‘Not in my name’ – the half-heartedness of the ‘anti-war movement’

While living in London in 2003, I witnessed the large-scale protests against the looming invasion of Iraq. Several friends and members of my family took part, despite my telling them it was pointless. Estimates have placed the number assembled at over a million, and from what I saw that day, I can certainly agree.

This million-strong mass yelled, boiled and – in some cases – vandalized around the City of Westminster for several hours, all of them ostensibly feeling that this was a worthy use of their time.

A day later, and all that remained was the litter and the debris. Having taken part in ‘coordinated’ protests, and ‘done their bit’, having loudly proclaimed to whoever was watching that the war – should it happen – was ‘not in their name’, they went home and perhaps carried on moaning in private, but for the most part went back to whatever they were doing before – throwing darts at a picture of Tony Blair, or licking envelopes for some  crypto-communist propaganda organisation, whatever…

Since that day, I’ve spoken to hundreds of people that took part in that ‘protest’ and told them that the spectacle was worse than a complete waste of their time: it inflicted a huge clean-up bill on the tax-paying public; it created a precedent that indicated it was ‘OK’ to merely stand up and say “Not in my name”, but do nothing else to stop the war one was allegedly so opposed to; most of all, it was a colossal wasted opportunity.

As I told those that took part in the protest, if they really wanted to make a difference, if they wanted to make sure they stopped the war, they needed only to make a short walk down The Mall, and into Buckingham Palace, occupy it, and refuse to leave until their demands were met. That would be a proper protest, worthy of the word. A million people, remember. The government would surely not have deployed live rounds onto the protesters? Rubber bullets and truncheons, maybe. So what if a few hundred people wind up with broken elbows and missing teeth – if they really wanted to make a difference, they had the biggest opportunity I’ve ever known to initiate the revolution that most of them endlessly harp on about.

My feeling is that this never occurred to them, and what I generally heard from the individuals I suggested this to was that what was most important was to communicate to the TV audiences that the war, if it were fought, was not being fought in their name. Except it was. If there is to be a United Kingdom government, and the people upon whom it predates do nothing other than clamour against its abuses, then what does this say about the hosts – that they are willing to allow the parasites to live, they just want anyone watching to know they don’t approve? In what way does this constitute meaningful disapproval?

Imagine a family where domestic violence is rife. The children invite TV cameras to their front lawn where they proudly, self-righteously tell the world that when, later that afternoon, their father travels upstairs to beat their mother senseless, it will be ‘not in their name’. If you doubt the validity of my metaphor, then let me make another point: mindless acquiescence and acceptance of the very existence of ‘governments’ is not only as morally repugnant as the situation of my metaphor, it is worse. For in the world of ‘government and civil society’, the ‘children’ are FUNDING the ‘father’, paying for his knuckles to be maintained in ‘good working order’, picking up his alcohol bill, and working like any proverbial animal you care to name to make sure this appalling tragedy can continue ad infinitum.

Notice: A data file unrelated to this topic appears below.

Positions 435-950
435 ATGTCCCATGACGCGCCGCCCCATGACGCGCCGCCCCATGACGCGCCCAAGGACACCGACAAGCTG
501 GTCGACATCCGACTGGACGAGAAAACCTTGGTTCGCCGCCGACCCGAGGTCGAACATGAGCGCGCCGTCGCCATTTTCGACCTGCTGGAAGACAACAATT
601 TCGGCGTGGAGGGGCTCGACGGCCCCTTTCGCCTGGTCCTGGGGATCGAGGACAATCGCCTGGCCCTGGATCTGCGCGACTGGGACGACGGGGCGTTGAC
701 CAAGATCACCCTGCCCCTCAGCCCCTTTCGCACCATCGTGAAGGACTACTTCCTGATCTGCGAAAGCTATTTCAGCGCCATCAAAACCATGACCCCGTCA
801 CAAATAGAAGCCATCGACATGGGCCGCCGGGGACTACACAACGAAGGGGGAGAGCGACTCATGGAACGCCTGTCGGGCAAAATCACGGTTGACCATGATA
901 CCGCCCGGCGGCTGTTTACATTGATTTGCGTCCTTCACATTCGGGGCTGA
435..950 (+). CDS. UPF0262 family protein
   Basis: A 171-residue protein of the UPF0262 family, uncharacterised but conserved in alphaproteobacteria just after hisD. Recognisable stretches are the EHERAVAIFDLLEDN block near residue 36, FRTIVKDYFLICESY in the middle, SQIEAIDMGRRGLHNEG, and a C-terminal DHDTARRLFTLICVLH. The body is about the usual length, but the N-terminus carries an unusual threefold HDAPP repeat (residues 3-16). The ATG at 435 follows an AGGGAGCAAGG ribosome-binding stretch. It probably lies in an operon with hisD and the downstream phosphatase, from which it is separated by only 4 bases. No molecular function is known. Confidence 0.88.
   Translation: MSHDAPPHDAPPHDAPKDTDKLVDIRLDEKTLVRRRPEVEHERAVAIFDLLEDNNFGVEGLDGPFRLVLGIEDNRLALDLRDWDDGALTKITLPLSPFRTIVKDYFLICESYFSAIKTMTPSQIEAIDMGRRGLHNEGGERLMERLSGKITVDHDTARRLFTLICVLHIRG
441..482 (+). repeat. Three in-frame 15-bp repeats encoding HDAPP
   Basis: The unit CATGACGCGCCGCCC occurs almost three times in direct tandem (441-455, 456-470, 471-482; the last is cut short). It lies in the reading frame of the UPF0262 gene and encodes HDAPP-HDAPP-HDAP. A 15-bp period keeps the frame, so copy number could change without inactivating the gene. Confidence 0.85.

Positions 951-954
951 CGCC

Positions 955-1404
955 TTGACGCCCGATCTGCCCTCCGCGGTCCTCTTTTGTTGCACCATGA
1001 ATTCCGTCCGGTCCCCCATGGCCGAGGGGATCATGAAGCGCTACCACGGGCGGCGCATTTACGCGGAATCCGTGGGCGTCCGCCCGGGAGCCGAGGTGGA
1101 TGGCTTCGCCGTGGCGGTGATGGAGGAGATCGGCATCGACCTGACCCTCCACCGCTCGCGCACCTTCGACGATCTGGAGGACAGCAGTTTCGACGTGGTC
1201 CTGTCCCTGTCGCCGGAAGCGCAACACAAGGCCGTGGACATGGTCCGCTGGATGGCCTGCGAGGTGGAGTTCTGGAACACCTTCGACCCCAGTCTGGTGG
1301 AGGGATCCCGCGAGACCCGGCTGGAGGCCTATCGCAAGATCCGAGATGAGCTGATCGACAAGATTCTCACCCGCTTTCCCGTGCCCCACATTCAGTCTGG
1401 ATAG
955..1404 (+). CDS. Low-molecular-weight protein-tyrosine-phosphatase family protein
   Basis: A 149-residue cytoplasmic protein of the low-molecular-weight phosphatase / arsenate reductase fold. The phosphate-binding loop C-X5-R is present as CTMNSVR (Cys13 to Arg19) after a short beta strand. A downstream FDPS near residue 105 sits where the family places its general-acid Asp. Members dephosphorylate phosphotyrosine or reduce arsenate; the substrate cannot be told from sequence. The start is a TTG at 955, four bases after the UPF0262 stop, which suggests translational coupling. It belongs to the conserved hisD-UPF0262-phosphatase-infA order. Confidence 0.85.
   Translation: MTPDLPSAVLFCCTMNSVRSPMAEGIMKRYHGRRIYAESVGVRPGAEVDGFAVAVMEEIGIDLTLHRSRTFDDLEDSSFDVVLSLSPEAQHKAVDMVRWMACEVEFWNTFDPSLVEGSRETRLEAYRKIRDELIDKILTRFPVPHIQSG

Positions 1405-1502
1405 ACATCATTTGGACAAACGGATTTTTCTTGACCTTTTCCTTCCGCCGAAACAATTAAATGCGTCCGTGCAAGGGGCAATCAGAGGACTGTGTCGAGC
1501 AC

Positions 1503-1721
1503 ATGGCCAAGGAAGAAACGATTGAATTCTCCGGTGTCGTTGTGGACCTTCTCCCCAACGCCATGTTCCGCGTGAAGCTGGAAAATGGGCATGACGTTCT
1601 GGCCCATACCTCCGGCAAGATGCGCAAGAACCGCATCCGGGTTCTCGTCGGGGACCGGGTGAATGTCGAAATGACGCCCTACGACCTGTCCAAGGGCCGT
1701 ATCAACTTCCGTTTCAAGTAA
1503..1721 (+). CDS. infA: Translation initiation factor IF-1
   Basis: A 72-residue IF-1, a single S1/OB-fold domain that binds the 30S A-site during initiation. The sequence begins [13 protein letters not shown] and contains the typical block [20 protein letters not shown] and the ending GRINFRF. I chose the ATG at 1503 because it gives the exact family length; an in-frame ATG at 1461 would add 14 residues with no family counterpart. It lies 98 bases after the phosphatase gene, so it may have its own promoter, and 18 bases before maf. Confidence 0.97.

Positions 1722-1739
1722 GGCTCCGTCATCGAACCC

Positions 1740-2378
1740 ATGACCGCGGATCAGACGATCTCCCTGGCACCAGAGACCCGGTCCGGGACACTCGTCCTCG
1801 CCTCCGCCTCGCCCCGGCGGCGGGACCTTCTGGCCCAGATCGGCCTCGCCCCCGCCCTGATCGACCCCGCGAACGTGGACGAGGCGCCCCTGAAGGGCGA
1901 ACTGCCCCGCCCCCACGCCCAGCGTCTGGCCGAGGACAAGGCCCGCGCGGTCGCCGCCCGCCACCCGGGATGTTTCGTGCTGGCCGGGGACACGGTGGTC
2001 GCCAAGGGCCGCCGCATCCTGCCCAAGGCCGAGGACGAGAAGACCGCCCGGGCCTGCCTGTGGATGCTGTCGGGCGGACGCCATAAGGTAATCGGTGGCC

To say that imminent horrors are not in one’s name is geusively and practically insufficient. And it is not just commies and soap-dodgers that are complicit: so too are elite Washington commentators. On Antiwar.com there are no less than ten articles penned by the infamous Pat Buchanan, stating (in an admittedly more academic fashion than the London protesters) that should there be ‘wars’ in Syria and Iran, that they will not carry his support, will be ‘not in his name’.

I suspect that Buchanan probably cares even less than the protesters whether or not these wars actually come to fruition or not. He ‘served’ in the ‘administration’ of Ronald Reagan, who wasn’t exactly averse to violence or war-mongering, and he has, throughout his long career as someone with a perhaps unparalleled opportunity to say things and be heard, singularly failed to articulate why it is that this kind of violence continues, or – more importantly – what ought to be done to stop it.

Perhaps this is because he, like the protesters, does not understand the true value and potential of voluntarism and widespread adherence to the Non-Aggression Principle. Perhaps all these ‘Not In My Name’ characters are so lost in the sea of drivel and demagogic rhetoric they have been fed, that they are completely missing the point. Perhaps, like the ‘freedom movement’ and ‘the truth movement’, the ‘anti-war movement’ needs to extract its cranium from its rectal cavity and have a good, hard think about the outrageous idea that they should identify the root causes of the problems they face, and listen to those of us who are convinced that it is the sanctioning of government and violence in the minds of ‘the masses’ that they need to confront.

Anything less is half-hearted and defeatist, isn’t it?

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One response to “‘Not in my name’ – the half-heartedness of the ‘anti-war movement’

  1. Pingback: Greening freedom and freeing the green – pt. 1 | Consentient

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